Luxury automaker Genesis opens urban oasis in New York’s Meatpacking District

Genesis, the luxury arm of Korean auto giant Hyundai, is transferring its design principles from assembly lines from Seoul to an architectural masterpiece in Manhattan. The company is unveiling the Genesis House New York, which will open to the public from November 19.

“The Genesis House is focused on telling the story of our luxury lifestyle brand and its distinctively Korean culture,” said Jay Chang, Global Brand Manager, Genesis. He says the experiential site will serve as a “place of fun and healing” from the hectic life of New York City.

The Genesis house was not designed just for car enthusiasts. From an on-site library curated by Assouline to a Michelin-starred restaurant, the Genesis House has been designed as an urban sanctuary for lovers of art, design, cuisine and even literature.

“Genesis House is not just a showroom,” Chang says. “It’s a sophisticated oasis… It will show the world who we are as a brand: bold, progressive and distinctly Korean. Chang says the building will incorporate these three values, but the emphasis on Korean heritage will differentiate it from experimental showrooms launched by other automakers, such as The Rivian center in Venice, California, and the Nissan Pavilion in Bristow, Virginia (which has since been converted to an amphitheater).

Designed by Suh Architects, a Seoul-based architectural firm and interior design studio, Genesis House is a sprawling 45,000 square foot space. When it comes to its car models, Genesis is known to take design risks without compromising on elegance. The company brought the same sober aesthetic to the contemporary and industrial structure. But the materials that have been selected to bring elements of nature are the most memorable, like the oak beams and shingles inspired by the roof of a traditional Korean palace.

“We have designed an emotional sensory experience that embodies Korean aesthetics and hospitality,” Chang continues. “We welcome our customers as if they were guests, called ‘Son nim,’ in our house.

Visitors are invited to observe all the architectural touches. It starts at the facade, with metal mesh curtains draped over various car models. “A shimmering wall of translucent copper envelops the Genesis House at street level, drawing visitors inside while showcasing the sleek silhouettes of our vehicles,” Chang explains. Once inside, the machines are displayed full screen in the showroom.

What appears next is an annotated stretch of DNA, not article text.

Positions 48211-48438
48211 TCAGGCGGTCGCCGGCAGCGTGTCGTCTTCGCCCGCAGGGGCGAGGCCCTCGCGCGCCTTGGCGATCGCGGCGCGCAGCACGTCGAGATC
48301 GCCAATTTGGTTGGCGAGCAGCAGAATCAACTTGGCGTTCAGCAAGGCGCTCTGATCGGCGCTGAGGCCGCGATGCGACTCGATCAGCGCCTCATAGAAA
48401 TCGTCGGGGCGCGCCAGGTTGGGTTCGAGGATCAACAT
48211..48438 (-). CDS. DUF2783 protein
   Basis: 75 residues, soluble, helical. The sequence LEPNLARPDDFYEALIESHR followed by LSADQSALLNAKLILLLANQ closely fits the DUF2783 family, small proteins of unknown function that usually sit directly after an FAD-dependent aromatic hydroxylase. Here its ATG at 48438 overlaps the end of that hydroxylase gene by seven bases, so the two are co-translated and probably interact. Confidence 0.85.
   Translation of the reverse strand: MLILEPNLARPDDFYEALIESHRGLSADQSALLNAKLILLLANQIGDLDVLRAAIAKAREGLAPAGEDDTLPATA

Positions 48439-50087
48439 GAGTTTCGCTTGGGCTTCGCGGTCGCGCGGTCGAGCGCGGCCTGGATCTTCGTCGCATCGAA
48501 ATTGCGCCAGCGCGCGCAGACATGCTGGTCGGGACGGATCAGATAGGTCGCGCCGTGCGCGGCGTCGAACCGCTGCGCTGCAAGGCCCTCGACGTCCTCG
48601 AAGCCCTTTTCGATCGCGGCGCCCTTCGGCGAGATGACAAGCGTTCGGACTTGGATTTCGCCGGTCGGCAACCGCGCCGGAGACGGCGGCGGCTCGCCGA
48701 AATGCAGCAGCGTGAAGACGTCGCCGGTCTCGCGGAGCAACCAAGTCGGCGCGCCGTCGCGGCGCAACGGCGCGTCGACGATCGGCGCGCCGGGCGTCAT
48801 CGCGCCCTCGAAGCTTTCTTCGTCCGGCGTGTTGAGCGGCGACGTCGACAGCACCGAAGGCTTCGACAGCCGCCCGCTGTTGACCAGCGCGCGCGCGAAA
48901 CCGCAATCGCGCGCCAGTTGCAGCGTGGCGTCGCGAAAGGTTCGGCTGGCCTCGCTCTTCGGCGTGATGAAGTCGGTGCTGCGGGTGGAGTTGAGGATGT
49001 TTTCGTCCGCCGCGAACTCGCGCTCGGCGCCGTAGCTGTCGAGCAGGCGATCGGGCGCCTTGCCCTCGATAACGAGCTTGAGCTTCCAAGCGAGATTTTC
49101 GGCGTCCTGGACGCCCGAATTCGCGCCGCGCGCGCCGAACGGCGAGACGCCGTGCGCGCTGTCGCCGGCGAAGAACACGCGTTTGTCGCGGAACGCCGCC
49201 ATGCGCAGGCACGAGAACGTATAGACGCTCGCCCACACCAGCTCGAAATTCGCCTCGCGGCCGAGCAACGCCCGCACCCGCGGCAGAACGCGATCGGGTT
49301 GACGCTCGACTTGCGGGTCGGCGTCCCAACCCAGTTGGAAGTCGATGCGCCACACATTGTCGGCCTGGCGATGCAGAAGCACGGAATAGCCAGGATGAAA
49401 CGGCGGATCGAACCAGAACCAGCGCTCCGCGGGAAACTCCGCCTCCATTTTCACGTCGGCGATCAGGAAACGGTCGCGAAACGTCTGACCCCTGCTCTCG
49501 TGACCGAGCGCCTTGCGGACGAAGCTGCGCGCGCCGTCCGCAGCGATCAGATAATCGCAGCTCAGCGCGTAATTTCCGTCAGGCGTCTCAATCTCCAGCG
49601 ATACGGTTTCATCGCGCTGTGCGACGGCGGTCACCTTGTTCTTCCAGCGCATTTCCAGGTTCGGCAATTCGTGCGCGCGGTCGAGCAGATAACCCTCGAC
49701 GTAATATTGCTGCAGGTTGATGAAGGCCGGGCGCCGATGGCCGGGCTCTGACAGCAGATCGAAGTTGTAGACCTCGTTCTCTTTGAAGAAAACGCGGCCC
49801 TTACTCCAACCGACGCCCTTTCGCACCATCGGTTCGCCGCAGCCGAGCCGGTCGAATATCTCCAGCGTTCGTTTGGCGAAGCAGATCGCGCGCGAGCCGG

The second floor is an expanse of Korean culture that includes a boutique, tea pavilion, and library of special edition books hand-picked by publisher LVMH Assouline. Said Chang, “The essence of Korea is communicated discreetly in the way the space is organized.”

When it comes to dining, Onjium, a Michelin-starred restaurant and cultural institute in Seoul, is reinventing the historic dishes of Korean cuisine from the Royal Court. Chang says. “A place where you enjoy carefully prepared, healthy food filled with seasonal energy and fermenting flavors.”

The Genesis House continues to the exterior with a 9,500 square foot deck, with a Maru Platform (in Korean for “top of the mountain”) offering a view of the High Line, the Hudson River and the city beyond.

But to really bring the spirit of Son nim to life, the company has equipped the space with Genesis House Curators which will welcome guests by reservation. Specially trained concierges are responsible for guiding customers through the latest Genesis models. They are also there to promote the brand’s mission of a “shared oasis” and an experience that is as much cultural as commercial.

Chang says, “Our ambition is to deliver unique and inspiring experiences that are constantly evolving to not only fit in with the Genesis brand, but also to encourage rejuvenation and a sense of community. “

About Margaret L. Portillo

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